Justin Trudeau could teach our politicians a thing or two
As one watches Justin Trudeau, the newly elected Prime Minister of Canada, one cannot help but feel a sense of envy as we yearn for his US clone. Trudeau was elected in a landslide in which his Liberal Party took absolute control of the government.
In the process of selecting his governing structure, Justin Trudeau ensured that his cabinet reflect the Canadian society. His cabinet is young and ethnically balanced. It breaks down 50% women, 50% men. When asked about the balance of his cabinet, he had a simple answer. “Because it’s 2015.” Wouldn't it be nice if the clown cart currently running in the United States had that type of commitment to real equality and inclusiveness.
Justin Trudeau recently addressed the Truth and Reconciliation Commission of Canada (TRC) The TRC is a component of the Indian Residential Schools Settlement Agreement. Its mandate is to inform all Canadians about what happened in Indian Residential Schools (IRS). He released a statement where he reiterated Canada's apology to its native peoples.
Most touching however was his speech at the release of the final TRC report. He showed a man willing to atone for all that Canada had done to the natives. In a subsequent interview, an apparent Right Wing reporter asked him to respond to Canadians who do not feel any collective guilt for the sins of their ancestors. His response was prescient. It was the response one expects from a thinking liberal/progressive.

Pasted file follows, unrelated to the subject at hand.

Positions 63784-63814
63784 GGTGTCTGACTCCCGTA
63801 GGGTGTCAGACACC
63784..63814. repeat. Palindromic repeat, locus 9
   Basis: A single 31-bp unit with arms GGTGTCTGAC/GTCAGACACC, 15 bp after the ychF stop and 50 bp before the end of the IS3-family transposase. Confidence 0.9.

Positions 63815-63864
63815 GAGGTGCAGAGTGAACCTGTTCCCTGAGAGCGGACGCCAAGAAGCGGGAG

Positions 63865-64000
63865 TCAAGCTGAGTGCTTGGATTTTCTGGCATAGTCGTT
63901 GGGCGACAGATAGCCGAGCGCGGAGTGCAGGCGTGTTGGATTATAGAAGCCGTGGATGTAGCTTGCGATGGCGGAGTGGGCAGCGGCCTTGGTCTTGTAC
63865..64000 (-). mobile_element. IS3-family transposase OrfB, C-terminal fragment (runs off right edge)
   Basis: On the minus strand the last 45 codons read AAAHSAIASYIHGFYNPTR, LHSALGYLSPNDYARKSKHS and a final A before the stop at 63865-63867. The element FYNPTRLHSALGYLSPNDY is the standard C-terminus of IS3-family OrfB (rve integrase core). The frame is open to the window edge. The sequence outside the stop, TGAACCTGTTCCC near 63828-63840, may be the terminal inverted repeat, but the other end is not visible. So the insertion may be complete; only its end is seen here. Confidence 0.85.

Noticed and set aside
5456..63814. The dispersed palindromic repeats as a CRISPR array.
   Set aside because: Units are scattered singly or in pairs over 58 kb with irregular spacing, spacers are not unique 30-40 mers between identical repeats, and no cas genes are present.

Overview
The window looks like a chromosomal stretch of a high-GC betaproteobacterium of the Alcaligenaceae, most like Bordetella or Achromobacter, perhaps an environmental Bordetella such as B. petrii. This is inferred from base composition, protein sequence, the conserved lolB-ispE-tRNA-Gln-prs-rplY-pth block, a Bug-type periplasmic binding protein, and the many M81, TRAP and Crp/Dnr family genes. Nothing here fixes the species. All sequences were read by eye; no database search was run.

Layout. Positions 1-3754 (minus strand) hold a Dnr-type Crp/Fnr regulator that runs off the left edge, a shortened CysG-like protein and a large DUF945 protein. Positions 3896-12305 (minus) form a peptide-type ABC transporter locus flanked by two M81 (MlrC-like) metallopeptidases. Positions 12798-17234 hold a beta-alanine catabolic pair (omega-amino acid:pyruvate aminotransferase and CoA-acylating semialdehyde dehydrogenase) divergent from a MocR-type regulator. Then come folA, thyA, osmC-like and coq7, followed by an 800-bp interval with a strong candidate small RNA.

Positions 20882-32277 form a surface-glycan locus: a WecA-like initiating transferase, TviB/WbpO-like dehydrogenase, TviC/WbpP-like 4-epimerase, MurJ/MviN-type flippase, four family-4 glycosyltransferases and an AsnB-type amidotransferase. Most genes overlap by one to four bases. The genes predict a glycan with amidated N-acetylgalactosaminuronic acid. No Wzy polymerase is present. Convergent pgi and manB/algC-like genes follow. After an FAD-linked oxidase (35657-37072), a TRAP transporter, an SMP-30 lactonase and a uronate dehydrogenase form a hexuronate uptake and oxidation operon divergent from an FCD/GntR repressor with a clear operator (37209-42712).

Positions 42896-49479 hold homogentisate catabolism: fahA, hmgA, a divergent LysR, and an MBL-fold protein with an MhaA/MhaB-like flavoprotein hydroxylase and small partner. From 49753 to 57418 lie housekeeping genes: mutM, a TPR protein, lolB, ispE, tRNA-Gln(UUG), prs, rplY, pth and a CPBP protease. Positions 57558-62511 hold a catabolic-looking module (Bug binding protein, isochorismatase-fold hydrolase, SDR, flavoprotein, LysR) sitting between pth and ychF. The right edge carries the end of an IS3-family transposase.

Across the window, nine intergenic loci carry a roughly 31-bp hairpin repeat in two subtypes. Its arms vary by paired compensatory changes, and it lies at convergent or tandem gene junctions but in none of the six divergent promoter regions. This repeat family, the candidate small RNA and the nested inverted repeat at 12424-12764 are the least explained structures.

"I think it is natural for people to feel guilty for mistakes of past generations," Trudeau answered. "But I don't think we should be wallowing in it or thinking that just feeling guilty is enough. Let's put that energy and that desire towards fixing things, towards making sure that we move forward in a constructive and productive relationship."
There are many questions in America as it relates to the damage effected on the middle-class, the damage effected on minorities, the damage effected on women, the damage effected on those of other religions, that could be answered in a similar manner. If that were done in America, it would lay the path to a reconciliation in both our economy, societal relationships, and much more.
We should all yearn for someone that displays the steadfastness, strength, and humility of the new Canadian Prime Minister. Unfortunately only one candidate in the entire bipartisan field seem to fit the bill. The question is whether Americans will choose to elect that candidate.Click here for reuse options!
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